Beyond True and False

Here I am, on my way home from Nuremberg after the Legal Revolution conference. It seems that trains and flights are my best moments for blogging.

I was mesmerized by one of the speeches (given by Christian Keim, Adobe Systems Europe VP and head of international legal affairs). Everybody knows Photoshop (or at least they should) and maybe has grasped the essentials of its use, but what I saw during the speech was on another level. Imagine a picture with one or two characters, and in real-time, you can change the scenario, the clothes, the hair, the dresses. And being incapable of noticing the difference. All of this because of generative AI.

I was excited and scared about its uses. Think about political campaigns, Hollywood movies, or just the crazy, hectic social media world most of us are living in. Then think about the fact that we’re not speaking about the future, but of today.

Nothing that I didn’t know, of course (it’s been a bunch of years since I’ve start dealing with AI-related stuff), but it seems to me that speaking about AI, practicing AI, and watching its multiple uses provoke different feelings. Which sometimes are not in alignment.

However, my main reflection this afternoon (and the reason behind the post) was not about responsible AI or possible threats, but about the concept of true and false.

Those Photoshop examples made me ask myself: What is a true picture? The one where teeth are artificially whitened, belly fat is cut, and physical imperfections are removed?

And even cutting out Photoshop and similar programs, are we sure what we look at is real? How about a decent amount of lipstick, mascara, and kajal that your girlfriend puts on herself before a romantic dinner? Does this make her more or less real?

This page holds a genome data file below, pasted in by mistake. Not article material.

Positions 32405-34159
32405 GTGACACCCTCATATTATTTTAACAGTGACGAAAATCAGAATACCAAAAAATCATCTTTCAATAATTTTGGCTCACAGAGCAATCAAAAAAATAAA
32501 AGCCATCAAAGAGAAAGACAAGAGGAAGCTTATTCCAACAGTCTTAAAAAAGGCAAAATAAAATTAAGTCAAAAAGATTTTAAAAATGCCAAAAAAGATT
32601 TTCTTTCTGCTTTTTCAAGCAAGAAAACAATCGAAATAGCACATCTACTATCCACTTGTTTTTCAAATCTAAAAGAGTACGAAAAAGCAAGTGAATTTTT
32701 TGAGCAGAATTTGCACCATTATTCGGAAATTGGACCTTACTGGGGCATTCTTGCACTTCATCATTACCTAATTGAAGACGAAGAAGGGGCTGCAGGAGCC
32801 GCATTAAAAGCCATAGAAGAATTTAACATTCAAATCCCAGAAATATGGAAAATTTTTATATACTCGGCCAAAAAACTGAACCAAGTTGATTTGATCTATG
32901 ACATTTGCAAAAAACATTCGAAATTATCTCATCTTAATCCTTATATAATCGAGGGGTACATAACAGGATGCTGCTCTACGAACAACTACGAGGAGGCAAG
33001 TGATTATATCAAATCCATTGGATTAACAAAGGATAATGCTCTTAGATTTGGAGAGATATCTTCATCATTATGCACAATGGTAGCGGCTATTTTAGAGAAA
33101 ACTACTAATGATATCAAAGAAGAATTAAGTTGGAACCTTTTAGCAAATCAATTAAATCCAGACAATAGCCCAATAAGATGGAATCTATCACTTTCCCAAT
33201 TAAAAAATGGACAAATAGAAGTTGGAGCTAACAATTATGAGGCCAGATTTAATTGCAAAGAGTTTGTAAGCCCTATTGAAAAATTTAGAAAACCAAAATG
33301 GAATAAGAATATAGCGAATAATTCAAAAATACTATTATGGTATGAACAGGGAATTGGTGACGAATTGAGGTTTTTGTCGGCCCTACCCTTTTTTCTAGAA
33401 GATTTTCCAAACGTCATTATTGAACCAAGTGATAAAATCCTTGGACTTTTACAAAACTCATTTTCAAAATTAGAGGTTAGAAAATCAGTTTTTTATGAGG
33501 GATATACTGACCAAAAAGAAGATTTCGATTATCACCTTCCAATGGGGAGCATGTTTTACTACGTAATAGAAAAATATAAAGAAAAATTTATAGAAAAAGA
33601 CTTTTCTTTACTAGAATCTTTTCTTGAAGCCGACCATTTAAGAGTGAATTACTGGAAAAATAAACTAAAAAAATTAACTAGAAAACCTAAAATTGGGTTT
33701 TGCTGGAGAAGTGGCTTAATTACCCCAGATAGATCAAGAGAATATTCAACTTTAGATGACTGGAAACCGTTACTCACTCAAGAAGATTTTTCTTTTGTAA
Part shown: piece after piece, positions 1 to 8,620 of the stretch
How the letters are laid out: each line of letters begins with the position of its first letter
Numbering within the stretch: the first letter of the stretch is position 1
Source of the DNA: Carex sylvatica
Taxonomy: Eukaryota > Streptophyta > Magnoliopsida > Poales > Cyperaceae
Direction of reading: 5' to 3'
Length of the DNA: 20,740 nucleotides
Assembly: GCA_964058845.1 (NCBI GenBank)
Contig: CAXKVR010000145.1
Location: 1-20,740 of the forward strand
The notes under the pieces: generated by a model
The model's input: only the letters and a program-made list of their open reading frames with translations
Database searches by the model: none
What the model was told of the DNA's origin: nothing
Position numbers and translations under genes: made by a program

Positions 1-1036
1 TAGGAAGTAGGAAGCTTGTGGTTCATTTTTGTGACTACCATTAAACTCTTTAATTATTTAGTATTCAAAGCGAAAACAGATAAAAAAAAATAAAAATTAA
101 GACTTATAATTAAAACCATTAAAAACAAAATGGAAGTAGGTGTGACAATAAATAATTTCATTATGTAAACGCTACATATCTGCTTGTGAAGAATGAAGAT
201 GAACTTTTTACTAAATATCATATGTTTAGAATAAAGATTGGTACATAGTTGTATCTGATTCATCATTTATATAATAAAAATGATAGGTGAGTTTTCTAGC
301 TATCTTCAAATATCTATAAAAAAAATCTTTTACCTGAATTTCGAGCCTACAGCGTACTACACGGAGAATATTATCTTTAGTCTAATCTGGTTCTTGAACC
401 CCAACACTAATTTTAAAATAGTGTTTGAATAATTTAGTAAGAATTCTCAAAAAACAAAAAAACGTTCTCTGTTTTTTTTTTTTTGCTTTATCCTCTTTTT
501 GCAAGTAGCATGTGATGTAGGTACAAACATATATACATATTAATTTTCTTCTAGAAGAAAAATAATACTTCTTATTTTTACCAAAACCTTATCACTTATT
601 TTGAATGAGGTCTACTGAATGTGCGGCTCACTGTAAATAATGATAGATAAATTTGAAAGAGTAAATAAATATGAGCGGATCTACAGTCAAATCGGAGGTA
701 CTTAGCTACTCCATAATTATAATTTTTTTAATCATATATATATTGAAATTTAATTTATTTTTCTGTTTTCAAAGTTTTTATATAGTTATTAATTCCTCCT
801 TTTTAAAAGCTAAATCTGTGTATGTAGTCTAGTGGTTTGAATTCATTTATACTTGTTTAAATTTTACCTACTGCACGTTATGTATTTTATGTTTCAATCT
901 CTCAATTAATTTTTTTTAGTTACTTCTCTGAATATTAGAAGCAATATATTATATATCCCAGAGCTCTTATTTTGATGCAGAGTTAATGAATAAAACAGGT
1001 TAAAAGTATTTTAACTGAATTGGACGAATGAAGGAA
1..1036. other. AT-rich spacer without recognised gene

Change the scenario from visual to audio, and it’s pretty much the same. You could use my voice for something I never said just out of a 15-second audio clip and a written script, or you could hear me singing on autotune and change my pitch with Melodyne.  

My feeling is that our entire perception of true and false will radically change in the next few years. Someone says that newer generations will grow up without this concept, without critical sense, without searching for the truth. They’ll take everything as it is, without a necessity for labeling. Maybe it’s just a matter of adaptation. I don’t know.

What I know is that – for now – at least in Europe, the AI Act (still not active) requires labeling AI-generated content, and a bunch of companies are pushing for an anticipated implementation due to potentially dangerous uses like these ones. Moreover, terms and conditions of various AI platforms require a declaration regarding the use, even though most users don’t.

As of today, I still value imperfection.

Joe Walsh (one of the Eagles) once said that AI “can’t destroy a hotel room. It can’t throw a TV off the fifth floor into the pool and get right in the middle”. And you know, that’s the essence of rock n’ roll…  

Share the Post:

Related Posts